Saturday, November 14, 2009

Making Meaningful Connections

NEIT2009 Days 2 and 3
At the closing keynote, Michael Wesch (@mwesch) posed this essential question: "How can we create students who can create meaningful connections?" At this conference I made dozens of meaningful connections. I learned about school to school collaborations, tried to figure out Google Wave (still don't get it), introduced more folks to Twitter and had a great discussion about effective professional development.

I talked and danced with many new faces including more people I had only known previously online. These included Bill Campbell (@BillCamp), Karen Blumberg (@specialkrb), Michelle Koetke, Matthew Lipstein (@matthewlipstein), Don Buckley, Aaron Grill (@agrill), Andrew Katz, Denise Daley, Kerri Richardson-Redding (@nandikerri), Lan Heng (@lheng ), Colin Samuel (@colincsh), Barbara Swanson (@barbaraswanson), Lisa Pedicini (@Pedicini ), Anne Marie Rowley (@amrowley), Julien Laveyssieres (@jlaveyssieres), and of course Arvind Grover (@arvind) and Alex Ragone (@alexragone). (I'm sorry if I've forgotten some people.)

I even got shake hands and get my picture taken (along with Kerri Richardson-Redding) with Michael Wesch himself. When I introduced myself to Michael he said he knew me from Twitter. OMG! You can imagine the look on my face when he said that. Talk about making a meaningful connection. That man is one of my rockstars! Here are some of my revelations from his talk. You can watch the entire keynote here including the etherpad collaborative notes. I reccommend that you do. Both parts were amazing.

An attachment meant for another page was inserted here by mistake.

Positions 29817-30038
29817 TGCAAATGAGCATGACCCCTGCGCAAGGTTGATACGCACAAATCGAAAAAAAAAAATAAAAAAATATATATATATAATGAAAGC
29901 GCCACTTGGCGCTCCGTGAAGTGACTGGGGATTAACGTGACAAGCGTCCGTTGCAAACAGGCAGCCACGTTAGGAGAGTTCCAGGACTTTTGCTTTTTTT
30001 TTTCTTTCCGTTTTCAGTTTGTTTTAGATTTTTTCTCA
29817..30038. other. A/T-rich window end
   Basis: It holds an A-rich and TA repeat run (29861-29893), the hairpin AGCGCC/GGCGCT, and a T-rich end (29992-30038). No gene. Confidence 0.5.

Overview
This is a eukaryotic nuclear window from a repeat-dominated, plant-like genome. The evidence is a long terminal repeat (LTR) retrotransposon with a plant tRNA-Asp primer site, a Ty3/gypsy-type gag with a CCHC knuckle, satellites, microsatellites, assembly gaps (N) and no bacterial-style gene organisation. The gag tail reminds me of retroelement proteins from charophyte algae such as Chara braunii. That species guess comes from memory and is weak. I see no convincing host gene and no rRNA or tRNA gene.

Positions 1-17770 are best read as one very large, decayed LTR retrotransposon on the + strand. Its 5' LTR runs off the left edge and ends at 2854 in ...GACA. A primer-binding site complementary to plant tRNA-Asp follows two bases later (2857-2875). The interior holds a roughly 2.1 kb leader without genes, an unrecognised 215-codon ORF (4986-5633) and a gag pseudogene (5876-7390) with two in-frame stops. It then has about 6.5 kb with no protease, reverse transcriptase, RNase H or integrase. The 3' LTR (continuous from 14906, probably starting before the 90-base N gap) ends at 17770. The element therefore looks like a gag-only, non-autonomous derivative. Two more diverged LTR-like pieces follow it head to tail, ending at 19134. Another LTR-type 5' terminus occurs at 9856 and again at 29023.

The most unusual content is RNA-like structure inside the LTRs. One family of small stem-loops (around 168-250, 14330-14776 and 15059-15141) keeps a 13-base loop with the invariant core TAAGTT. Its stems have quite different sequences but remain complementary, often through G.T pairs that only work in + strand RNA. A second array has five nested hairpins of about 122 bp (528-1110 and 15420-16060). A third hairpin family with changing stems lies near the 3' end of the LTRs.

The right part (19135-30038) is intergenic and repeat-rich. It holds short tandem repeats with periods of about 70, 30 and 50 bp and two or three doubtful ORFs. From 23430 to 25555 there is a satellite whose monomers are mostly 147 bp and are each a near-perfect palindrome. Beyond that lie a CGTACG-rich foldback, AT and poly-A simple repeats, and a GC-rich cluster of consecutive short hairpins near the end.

Five Things I'm thinking about after listening to Michael Wesch:
  1. We need to go from creating knowledgeable students to creating knowledge-able students who can think and discover for themselves.

  2. Media are not just tools - media mediates relationships. Technologies shape who can say what, who can hear it and what can be said. When media changes, relationships change. When you introduce media into a culture you have cultural shift.

  3. There are no natives here - these technologies are only 5 years old and in 5 years there will be new technologies that are only 5 years old. We are all in the same boat. We can't give ourselves an out by suggesting that we don't have to teach students and ourselves how to best use these tools.

  4. All real learning hurts because it changes us in some way. If it's easy then we aren't doing it right. We need to be willing to take more risks and fail and get back up again. If we aren't failing then we aren't really learning.